With its stunningly beautiful colors, iridescent glaze, and endless variety, carnival glass is a popular collector's item that used to be given away for free. Today, it's common for single pieces to fetch $30 to $50 at auction with especially desirable items selling for much more.
Example Values for Carnival Glass
Collectors Weekly reports this affordable glass was given away as prizes by carnival vendors, hence the name. Today, however, collectors will pay top dollar for prime examples while still assigning value to more common pieces, too:
- A punch bowl set in in Northwood's Grape and Cable pattern in the coveted marigold color recently sold on eBay for about $2,000.
- A rare 11-inch bowl in Dugan's Farmyard pattern sold on eBay for more than $3,800. It was in perfect condition.
- Retailers like CarnivalGlass.com regularly sell pieces in the range of $35 to $85. These are smaller vases, bowls, plates, and some serving pieces.
Factors Affecting Antique Carnival Glass Value
Because there are so many patterns, colors, and types of carnival glass on the market, there are a number of factors that can affect the value of an individual piece. In general, the rarer the item and the better its condition, the more it will be worth. Consider the following as you examine a piece.
Type of Item
Manufacturers made everything from tiny figurines to huge serving sets out of carnival glass but in general, the more useful an item is in today's world, the more value it has. Obviously, there are many exceptions when it comes to rare pieces, but things like vases, pitchers, bowls, and platters are highly valued. Additionally, items in a complete set, such as drink or berry serving sets, are among the most valuable.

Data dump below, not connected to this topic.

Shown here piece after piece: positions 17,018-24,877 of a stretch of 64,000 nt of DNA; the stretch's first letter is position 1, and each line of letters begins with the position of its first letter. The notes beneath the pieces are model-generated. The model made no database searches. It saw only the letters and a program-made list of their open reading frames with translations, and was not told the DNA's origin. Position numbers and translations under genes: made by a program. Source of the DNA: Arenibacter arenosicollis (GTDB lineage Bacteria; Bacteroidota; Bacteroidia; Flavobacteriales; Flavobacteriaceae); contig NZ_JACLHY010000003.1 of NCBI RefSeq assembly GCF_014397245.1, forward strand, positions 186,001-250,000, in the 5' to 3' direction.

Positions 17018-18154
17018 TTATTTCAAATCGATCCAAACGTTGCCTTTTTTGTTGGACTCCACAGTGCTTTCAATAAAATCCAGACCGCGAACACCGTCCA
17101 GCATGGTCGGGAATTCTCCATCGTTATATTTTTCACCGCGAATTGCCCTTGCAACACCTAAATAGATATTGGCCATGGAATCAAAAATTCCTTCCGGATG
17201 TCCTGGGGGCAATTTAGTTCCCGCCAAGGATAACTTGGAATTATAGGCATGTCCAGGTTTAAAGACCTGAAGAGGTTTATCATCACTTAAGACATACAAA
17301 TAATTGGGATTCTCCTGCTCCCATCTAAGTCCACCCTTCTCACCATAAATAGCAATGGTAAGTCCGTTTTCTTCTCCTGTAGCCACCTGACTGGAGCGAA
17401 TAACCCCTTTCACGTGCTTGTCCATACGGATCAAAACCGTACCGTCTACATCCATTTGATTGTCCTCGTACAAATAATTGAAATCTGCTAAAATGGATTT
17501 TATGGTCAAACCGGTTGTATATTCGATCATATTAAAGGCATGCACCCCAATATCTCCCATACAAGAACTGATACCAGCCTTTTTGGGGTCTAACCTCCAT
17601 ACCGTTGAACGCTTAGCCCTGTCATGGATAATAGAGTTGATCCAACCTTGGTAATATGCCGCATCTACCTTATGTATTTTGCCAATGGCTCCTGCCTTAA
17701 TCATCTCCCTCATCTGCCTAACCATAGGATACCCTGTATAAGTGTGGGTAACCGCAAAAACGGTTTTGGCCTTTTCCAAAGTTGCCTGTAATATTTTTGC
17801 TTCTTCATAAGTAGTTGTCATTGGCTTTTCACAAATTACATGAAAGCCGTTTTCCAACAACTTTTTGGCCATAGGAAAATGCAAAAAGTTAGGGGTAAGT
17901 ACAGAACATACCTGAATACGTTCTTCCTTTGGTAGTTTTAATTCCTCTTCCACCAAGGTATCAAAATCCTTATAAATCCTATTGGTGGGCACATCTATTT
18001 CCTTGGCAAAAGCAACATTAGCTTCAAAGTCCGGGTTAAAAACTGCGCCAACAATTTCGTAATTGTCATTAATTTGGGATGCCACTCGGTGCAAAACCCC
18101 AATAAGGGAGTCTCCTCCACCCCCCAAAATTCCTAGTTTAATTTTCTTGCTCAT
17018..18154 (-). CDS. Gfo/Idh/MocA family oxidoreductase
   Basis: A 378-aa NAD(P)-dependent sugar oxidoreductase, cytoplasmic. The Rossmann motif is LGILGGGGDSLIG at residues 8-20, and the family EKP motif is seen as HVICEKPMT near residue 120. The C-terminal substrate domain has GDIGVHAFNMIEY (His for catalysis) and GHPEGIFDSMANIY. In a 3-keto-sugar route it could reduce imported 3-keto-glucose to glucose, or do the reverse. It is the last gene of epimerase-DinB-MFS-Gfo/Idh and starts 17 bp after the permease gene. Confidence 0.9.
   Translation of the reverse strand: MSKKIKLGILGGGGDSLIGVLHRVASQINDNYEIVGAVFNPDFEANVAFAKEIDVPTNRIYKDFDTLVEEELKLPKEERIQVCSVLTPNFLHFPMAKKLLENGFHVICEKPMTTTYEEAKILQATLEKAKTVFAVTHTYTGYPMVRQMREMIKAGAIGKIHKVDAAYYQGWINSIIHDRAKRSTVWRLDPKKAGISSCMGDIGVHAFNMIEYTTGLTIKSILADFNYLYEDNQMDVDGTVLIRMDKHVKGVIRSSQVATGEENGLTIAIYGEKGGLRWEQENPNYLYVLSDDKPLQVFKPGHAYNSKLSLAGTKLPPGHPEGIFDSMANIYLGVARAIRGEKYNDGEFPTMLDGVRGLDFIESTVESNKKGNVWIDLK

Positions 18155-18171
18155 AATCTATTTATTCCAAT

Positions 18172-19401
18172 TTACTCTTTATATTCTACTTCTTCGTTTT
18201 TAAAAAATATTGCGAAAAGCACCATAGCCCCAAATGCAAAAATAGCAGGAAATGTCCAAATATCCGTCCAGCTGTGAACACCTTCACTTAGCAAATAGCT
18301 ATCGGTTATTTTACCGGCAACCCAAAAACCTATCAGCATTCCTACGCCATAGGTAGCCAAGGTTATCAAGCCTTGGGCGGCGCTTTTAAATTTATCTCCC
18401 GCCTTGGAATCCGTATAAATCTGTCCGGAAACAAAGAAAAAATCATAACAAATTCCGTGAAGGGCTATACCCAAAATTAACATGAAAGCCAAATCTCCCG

Many factories created the same type of item in the same pattern in different sizes. If all other factors are equal, larger sizes tend to be more valuable. For instance, a six-inch Northwood Tree Trunk vase in amethyst sold recently on eBay for about $46. A 12-inch example in the same pattern and color sold for almost $1,000.
Collectors Weekly reports manufacturers began creating iridescent glass in 1907, so the oldest pieces are from this era. The glass is still made today, but pieces dating from before 1940 are the most valuable.
Manufacturers and Patterns
When it comes to identifying carnival glass, it's a good idea to do as much research as you can. There were dozens of manufacturers, each with many glass patterns and forms. Some of the following patterns are especially rare and desirable:
- Fenton Strawberry Scroll - a sweeping pattern featuring raised strawberries
- Millersburg Blackberry Wreath - a ring-shaped patterns with leaves and berries
- Northwood Poppy Show - an elaborate pattern with flowers and a scalloped edge
- Dugan Farmyard - a simple pattern with detailed animal figures
Carnival glass came in dozens of colors, including white milk glass, deep blacks and purples, vivid reds, blues, and greens, and even pastels. Each manufacturer tried to outdo the others with new and unique colors, so the variety is amazing. According to Colleywood Carnival Glass, the following colors are among the rarest and most valuable:
- Fenton Ambergina - a deep orange-red tone
- Northwood Marigold - a warm-toned deep yellow
- Fenton Cherry Red - a dark, glowing red
- Northwood Black Amethyst - a very dark purple that appears almost black
- Northwood Ice Green - a cool pastel green
Condition affects value significantly, but it isn't a deal-breaker with highly desirable pieces. Still for most items, condition is something you should consider. The following types of damage can negatively affect value:
In addition, missing pieces can detract from the value of a set.
Look It Over
Collecting carnival glass is fun, and the right pieces can be a good investment. Take some time to look over items you're considering to ensure you're getting a good deal.